Adjust for Audacious drop-outs?

John Hupp lubuntu at
Thu May 21 17:24:29 UTC 2015

On 5/21/2015 12:58 PM, Aere Greenway wrote:
> On 05/21/2015 10:04 AM, John Hupp wrote:
>> Running Audacious with JACK looks like it solves the dropout behavior 
>> (though I have not tested it on the fat clients yet), but I see that 
>> JACK and PulseAudio don't get along well together, especially on a 
>> machine with only one sound device: 
>> So for a general-purpose desktop it looks like it would be much 
>> better if I could get things working with PulseAudio.
> John:
> I use VLC a fair amount, and I have not yet encountered the 
> up-to-minutes-long dropouts of the problem reported.
> When I don't have JACK running, I use VLC.
> I use Audacious a lot, practicing improvising music along with audio 
> files, and I use JACK because my music software needs the low-latency 
> it provides.
> I installed PulseAudio on my machines because the Java configuration 
> for (all) Ubuntu (variants) presumes PulseAudio is present (for the 
> Java Sound (Gervill) synthesizer).
> On low-spec machines, the Java Sound Synthesizer won't work, but on 
> those same machines, Qsynth (using JACK) works fine.
> I just thought about something that may be helping me 
> (configuration-wise) that you probably don't have.
> In the "/etc/security/limits.d" directory, I have a file named 
> "aere.conf" (my user name is aere).  Its name and contents are 
> user-name dependent.  In my case, its contents are:
> aere - rtprio 85
> aere - memlock unlimited
> I created this file at the suggestion of the Fluidsynth developers, to 
> allow Fluidsynth (Qsynth) to work on low-spec machines, and when I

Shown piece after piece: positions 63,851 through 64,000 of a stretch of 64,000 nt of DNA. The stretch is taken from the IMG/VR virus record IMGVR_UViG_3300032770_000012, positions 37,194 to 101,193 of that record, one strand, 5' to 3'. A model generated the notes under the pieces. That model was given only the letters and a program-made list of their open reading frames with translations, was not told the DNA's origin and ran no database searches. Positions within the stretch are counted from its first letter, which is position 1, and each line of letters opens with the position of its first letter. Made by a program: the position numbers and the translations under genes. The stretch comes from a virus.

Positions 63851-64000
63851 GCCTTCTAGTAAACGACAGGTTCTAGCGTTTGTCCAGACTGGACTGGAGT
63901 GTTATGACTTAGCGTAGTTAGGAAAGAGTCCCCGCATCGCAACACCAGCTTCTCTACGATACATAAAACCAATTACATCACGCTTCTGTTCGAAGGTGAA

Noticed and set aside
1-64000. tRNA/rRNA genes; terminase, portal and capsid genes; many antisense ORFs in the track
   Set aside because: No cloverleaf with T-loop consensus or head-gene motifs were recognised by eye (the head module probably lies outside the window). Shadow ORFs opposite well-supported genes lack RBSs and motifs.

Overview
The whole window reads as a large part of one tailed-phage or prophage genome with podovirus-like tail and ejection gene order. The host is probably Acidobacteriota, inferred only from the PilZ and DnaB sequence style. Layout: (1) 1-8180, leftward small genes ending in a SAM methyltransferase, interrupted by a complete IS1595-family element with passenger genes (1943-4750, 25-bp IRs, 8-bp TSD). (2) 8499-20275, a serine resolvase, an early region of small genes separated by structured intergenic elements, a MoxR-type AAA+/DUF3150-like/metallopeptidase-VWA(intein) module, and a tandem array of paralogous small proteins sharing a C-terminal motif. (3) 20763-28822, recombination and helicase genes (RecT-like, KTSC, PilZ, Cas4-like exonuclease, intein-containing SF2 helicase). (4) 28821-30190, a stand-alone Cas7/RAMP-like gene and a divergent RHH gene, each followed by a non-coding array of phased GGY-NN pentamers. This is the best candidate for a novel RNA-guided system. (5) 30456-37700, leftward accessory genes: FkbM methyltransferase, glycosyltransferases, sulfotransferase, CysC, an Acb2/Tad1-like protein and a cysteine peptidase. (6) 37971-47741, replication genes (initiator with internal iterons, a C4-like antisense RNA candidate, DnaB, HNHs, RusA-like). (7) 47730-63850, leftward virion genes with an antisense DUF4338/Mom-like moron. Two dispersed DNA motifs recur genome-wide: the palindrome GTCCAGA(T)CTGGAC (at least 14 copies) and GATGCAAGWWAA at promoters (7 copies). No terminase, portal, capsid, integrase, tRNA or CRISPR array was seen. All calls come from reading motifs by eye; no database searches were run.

> made this configuration change, it made a major positive difference.
> I don't know if it has any affect on the Audacious audio drop-outs, 
> but is permanently in my system.

The minutes-long dropouts only occur in VLC when it is run on a fat 
client.  It's A-OK on a standalone.

When I installed qjackctl, debconf popped up a question about whether I 
wanted to set up realtime priority (involving /etc/security/limits.d), 
but the help note said that it was a bad idea in a multi-user 
environment because jack could monopolize all available physical memory 
-- and a multi-user environment is what I have in this case.

Concerning your note that you installed PulseAudio: I recall that it was 
not installed by default in earlier releases, but I think it is in 14.04 
-- unless I picked it up as dependency for something else I installed.

Before I resort to one of the exercises to try to make JACK and 
PulseAudio coexist, I would like to continue trying to make PulseAudio 
work better.  I return to the thought that VLC works fine on a 
standalone without JACK, presumably using PulseAudio, though I suppose 
it could be using ALSA directly.  So I'm likewise hoping that Audacious 
+ PulseAudio can work well for me on this hardware.

But just going a step farther into the JACK + PulseAudio scenario, do 
you just run JACK manually as needed via qjackctl, or have you 
implemented one of the coexistence options outlined at

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